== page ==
HCF and LCM word Problems, tricks & Solved examples

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  • The product of the two numbers is always equal to the product of their HCF and LCM.
  • In case of HCF, if some remainders are given, then firstly those remainders are subtracted from the numbers given and then their HCF is calculated.
  • In case of LCM, if a single remainder is given, then firstly the LCM is calculated and then that single reminder is added in that.
  • In case of LCM, if for different numbers different remainders are given, then the difference between the number and its respective remainder will be equal. In that case, firstly the LCM is calculated, then that common difference between the number and its respective remainder is subtracted from that.
  • Sometimes in case of HCF questions, the required remainder is given and when the remainder is not given, in those cases you will generally have three numbers given. For answering the question, you need to take the difference of the three pairs of numbers, now the HCF of these differences will become the answer e.g. if you have to find the greatest number, which when divides 83, 93 and 113 and leaves the same remainder. Here you will take the three differences i.e. 93 – 83 = 10 ; 113 – 93 = 20 ; 113 – 83 = 30, after that find the HCF of these differences, which comes out to be 10. Now you can check for yourself- when 10 divides these three numbers, the reminder obtained is 3 in each case and that is what the question was asking for.
  • Whenever the question talks about the greatest or maximum, then in most of these cases it will be a question of HCF. Secondly, whenever the question is related to classification or distribution into groups, then in all the cases it is HCF only.
  • Whenever the question talks about the smallest or minimum, then in most of the cases it will be a question of LCM. Secondly, whenever the word ‘together’ or ‘simultaneous’ is used in the question, then in all the cases it is LCM.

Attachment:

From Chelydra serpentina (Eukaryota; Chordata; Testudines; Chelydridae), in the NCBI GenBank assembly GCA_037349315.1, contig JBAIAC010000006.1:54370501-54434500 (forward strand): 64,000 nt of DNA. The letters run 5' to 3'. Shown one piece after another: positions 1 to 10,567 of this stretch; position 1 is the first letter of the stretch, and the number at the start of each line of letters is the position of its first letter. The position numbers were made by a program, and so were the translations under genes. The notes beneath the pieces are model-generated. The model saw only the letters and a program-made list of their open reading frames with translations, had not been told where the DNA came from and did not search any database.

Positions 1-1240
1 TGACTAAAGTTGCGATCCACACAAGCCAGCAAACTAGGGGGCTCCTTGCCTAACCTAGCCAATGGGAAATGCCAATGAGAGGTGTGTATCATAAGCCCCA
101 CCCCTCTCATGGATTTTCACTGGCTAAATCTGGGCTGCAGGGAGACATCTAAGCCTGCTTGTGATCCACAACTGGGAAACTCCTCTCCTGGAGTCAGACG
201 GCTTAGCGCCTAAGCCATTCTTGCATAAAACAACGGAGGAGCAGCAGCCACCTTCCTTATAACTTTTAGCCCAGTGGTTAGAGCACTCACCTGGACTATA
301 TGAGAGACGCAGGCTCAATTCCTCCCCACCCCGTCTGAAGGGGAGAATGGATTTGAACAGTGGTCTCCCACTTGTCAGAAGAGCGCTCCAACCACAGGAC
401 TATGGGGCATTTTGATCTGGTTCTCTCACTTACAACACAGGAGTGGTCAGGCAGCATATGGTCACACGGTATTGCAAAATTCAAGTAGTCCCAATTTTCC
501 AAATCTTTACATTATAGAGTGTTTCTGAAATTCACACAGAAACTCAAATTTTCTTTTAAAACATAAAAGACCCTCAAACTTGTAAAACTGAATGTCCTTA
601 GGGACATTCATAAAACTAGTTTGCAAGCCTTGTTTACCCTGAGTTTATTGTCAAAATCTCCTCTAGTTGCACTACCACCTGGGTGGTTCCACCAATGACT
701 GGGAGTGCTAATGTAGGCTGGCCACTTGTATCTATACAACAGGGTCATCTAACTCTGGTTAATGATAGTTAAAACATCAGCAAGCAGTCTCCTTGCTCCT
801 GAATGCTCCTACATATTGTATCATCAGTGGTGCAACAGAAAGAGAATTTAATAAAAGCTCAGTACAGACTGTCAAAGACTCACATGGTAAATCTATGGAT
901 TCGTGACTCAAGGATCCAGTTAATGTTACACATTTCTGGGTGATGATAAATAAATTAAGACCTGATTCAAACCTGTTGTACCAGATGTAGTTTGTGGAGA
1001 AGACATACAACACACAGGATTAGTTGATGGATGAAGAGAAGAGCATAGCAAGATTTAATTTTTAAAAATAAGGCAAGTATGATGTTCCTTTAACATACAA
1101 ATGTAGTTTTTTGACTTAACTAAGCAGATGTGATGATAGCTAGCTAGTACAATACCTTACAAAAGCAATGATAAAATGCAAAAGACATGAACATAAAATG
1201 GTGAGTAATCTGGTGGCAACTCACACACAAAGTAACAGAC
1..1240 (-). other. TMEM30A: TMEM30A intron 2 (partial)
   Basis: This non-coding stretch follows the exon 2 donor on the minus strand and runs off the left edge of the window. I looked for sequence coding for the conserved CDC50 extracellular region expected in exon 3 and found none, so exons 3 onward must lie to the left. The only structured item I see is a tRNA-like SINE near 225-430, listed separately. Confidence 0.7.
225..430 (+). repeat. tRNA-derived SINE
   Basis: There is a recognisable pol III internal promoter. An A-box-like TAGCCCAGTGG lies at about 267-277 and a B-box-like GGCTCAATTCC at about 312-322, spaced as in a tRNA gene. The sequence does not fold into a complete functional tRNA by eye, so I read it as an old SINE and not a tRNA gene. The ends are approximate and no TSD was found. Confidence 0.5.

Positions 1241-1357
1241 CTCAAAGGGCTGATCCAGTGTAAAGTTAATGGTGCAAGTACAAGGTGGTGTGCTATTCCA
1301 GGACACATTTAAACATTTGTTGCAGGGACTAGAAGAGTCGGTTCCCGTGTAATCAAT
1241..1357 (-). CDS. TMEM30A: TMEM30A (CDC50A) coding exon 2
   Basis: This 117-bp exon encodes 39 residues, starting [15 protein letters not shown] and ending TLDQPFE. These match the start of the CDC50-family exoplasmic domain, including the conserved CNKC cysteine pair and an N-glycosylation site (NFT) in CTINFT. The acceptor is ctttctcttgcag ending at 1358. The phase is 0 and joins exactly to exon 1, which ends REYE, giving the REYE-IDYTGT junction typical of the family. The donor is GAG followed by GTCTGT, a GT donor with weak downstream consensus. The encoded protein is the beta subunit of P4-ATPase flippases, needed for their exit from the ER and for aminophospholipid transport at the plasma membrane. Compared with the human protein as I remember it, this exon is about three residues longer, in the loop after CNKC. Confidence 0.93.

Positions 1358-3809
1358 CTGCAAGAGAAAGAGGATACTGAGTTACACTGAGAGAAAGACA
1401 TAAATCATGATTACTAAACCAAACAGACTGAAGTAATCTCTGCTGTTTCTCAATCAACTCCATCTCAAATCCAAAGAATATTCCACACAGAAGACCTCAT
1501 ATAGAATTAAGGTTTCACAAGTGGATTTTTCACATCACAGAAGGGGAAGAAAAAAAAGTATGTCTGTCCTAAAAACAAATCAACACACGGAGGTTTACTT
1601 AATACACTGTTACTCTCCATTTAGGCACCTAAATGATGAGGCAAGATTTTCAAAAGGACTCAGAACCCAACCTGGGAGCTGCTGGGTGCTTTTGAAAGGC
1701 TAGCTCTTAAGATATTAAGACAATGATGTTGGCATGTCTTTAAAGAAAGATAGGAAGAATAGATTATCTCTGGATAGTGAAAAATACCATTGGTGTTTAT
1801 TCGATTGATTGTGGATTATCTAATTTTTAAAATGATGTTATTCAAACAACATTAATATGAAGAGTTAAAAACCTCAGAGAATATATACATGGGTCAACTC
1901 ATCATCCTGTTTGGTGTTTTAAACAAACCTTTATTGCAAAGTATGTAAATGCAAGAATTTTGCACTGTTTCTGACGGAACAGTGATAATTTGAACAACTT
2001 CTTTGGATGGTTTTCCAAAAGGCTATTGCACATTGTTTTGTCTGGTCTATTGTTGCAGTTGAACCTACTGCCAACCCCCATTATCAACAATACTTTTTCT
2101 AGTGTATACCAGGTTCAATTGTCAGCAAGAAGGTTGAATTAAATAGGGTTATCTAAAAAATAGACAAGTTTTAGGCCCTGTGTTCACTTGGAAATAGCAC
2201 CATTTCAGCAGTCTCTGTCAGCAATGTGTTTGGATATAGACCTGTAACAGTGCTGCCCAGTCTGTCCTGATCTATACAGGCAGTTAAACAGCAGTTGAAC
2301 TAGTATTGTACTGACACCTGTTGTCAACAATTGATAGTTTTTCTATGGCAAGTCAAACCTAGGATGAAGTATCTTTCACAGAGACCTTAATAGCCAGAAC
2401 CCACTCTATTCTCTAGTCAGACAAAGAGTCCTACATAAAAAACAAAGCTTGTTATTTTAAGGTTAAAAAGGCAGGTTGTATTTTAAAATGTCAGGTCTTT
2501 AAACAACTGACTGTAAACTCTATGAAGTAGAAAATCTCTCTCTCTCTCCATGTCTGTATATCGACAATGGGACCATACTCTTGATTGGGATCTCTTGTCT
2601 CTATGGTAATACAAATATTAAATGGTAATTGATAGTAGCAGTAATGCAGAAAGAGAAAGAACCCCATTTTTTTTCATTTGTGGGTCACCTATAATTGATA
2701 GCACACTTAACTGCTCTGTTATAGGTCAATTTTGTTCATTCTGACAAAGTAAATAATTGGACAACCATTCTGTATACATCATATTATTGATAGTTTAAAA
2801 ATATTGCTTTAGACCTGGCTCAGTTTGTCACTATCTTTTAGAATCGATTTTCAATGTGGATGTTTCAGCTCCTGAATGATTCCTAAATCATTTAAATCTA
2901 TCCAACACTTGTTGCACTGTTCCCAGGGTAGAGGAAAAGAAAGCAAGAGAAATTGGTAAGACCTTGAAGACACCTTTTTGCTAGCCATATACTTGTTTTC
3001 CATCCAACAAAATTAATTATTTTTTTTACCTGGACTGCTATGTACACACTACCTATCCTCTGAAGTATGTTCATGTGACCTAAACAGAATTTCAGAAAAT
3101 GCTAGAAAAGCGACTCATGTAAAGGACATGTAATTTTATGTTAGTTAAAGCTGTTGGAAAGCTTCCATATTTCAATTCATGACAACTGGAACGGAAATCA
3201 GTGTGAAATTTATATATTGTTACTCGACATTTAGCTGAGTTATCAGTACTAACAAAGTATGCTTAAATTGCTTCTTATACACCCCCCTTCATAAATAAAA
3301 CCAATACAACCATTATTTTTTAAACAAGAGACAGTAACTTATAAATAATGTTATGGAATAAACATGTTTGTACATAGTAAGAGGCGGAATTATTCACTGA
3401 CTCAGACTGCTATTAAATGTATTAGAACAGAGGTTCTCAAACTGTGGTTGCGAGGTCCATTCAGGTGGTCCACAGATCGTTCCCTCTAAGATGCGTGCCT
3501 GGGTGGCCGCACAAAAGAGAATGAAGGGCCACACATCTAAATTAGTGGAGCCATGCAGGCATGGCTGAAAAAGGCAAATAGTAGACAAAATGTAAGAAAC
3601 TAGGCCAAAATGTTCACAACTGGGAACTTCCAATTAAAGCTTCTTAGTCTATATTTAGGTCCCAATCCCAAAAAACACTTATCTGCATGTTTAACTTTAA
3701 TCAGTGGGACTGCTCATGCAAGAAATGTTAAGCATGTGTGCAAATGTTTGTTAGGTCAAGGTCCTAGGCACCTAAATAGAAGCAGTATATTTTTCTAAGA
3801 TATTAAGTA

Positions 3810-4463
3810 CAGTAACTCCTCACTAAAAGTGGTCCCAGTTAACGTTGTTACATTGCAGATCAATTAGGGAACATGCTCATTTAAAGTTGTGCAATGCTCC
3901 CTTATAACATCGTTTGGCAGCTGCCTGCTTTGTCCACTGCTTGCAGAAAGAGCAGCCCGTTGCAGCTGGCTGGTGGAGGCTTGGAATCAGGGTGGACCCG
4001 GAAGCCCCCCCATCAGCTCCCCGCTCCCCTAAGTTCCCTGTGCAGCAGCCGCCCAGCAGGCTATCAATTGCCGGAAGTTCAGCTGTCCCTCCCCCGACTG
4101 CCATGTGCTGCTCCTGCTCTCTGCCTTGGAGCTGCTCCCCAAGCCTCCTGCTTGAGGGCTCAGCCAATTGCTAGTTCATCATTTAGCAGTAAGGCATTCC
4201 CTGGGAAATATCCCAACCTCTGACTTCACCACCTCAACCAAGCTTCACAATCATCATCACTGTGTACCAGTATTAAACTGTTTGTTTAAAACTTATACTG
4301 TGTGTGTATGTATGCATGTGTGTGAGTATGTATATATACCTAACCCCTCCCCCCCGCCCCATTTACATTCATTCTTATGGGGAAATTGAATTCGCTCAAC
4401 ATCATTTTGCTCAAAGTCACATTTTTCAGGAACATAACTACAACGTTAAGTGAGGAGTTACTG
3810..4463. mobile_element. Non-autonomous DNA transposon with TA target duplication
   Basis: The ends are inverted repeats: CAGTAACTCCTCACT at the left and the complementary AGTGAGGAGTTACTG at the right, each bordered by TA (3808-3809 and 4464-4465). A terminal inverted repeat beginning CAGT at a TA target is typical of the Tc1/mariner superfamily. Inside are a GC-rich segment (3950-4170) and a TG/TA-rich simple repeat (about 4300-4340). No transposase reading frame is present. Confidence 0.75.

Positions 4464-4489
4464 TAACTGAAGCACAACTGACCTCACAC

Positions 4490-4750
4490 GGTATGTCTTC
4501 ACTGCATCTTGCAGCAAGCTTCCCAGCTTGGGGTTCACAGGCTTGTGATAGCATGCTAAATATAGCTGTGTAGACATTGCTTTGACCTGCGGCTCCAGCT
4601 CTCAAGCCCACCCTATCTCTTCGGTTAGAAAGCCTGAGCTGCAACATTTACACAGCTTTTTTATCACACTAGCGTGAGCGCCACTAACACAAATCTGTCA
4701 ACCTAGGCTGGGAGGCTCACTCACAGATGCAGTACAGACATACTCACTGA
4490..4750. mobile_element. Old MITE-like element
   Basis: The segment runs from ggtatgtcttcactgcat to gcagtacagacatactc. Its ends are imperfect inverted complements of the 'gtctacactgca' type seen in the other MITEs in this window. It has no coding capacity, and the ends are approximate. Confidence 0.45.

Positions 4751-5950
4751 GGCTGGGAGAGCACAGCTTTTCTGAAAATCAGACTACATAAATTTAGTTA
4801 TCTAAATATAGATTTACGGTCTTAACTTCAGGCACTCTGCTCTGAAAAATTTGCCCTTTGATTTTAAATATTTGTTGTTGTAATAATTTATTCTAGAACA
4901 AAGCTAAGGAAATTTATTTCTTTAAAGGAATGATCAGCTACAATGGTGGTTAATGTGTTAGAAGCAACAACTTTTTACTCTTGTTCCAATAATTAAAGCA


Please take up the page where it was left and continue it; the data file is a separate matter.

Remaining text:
• Before solving the problems on HCF and LCM in the real exam, you must practice some HCF and LCM worksheets.
HCF and LCM Questions (Solved)
 
Example 1: Find the greatest number which when divides 259 and 465 leaves remainders 4 and 6 respectively.
Sol:  Here, the numbers 259 and 465 leave the remainders 4 and 6 respectively. So, the required number will be obtained by finding the H.C.F. of 259 – 4 = 255 and 465 – 6 = 459. The HCF of 255 and 459 is 51 which is the number.
Example 2:  Find the least number which when divided by 6, 14, 18 and 22 leaves remainder 4 in each case.
Sol: The LCM of 6, 14, 18 and 22 is 1386. In order to get remainder 4 in each case, we will add 4 to the LCM. So, the number is 1386 + 4 = 1390.
Example 3: Find the least number which when divided by 8, 12, 20 and 36 leaves remainders 6, 10, 18 and 34 respectively.
Sol: Here, the numbers are 8, 12, 20 and 36 and the respective remainders are 6, 10, 18 and 34. The difference between numbers and the respective remainders is equal to 2. So, first of all find the LCM of 8, 12, 20 and 36 which is 360. The required number is 360 – 2 = 358.
Example 4: Find the greatest number, which when divides 41, 71 and 91, leaves the same remainder in each case.
Sol: Take the difference between all the three pairs of numbers and their HCF will be the answer i.e. 91 – 41 = 50, 71 – 41 = 30 and 91 – 71 = 20. Now, the HCF of 50, 30 and 20 is 10.
Sometimes in such questions, the common remainder can also be asked. You can divide any of the numbers given by HCF (41 ¸ 10) and find the remainder to be equal to 1.
Example 5: Find the L.C.M of 2/5, 3/10 and 6/25
L.C.M. of 2/5, 3/10 and 6/25 = L.C.M of 2,3 and 6 / H.C.F of 5,10 and 25
L.C.M. of 2, 3 and 6 = 6 ; H.C.F. of 5, 10 and 25 = 5. Thus, the LCM of these three fractions will be 6/5.
Example 6: How often will five bells toll together in one hour if they start together and toll at intervals of 5, 6, 8, 12, 20 seconds, respectively?
Sol: The time after which the bells will ring together is the L.C.M. of 5, 6, 8, 12 and 20 seconds, i.e. 120 seconds. The number of times they will toll together in one hour = (3600 ¸ 120) = 30. Thus, they will toll together 30 times in an hour.
⇒ Sometimes the question is how many times they toll together in the first hour, in that case after finding the answer like above, you need to add 1 for the start together as well i.e. in the first hour it is 1 more than the usual number of times. 
Example 7: Find the greatest number of four digits which when divided by 11, 21, 15, and 28 leaves 5, 15, 9 and 22 as remainders, respectively?
Sol:  The LCM of 11, 21, 15 and 28 is 4620. The greatest 4 digit multiple of 4620 is 9240. Now the difference between the number and the respective remainder is same here. So to find the greatest 4 digit number which satisfies the given condition, subtract the common difference from 9240. Hence the required number is 9240 – 6 = 9234.
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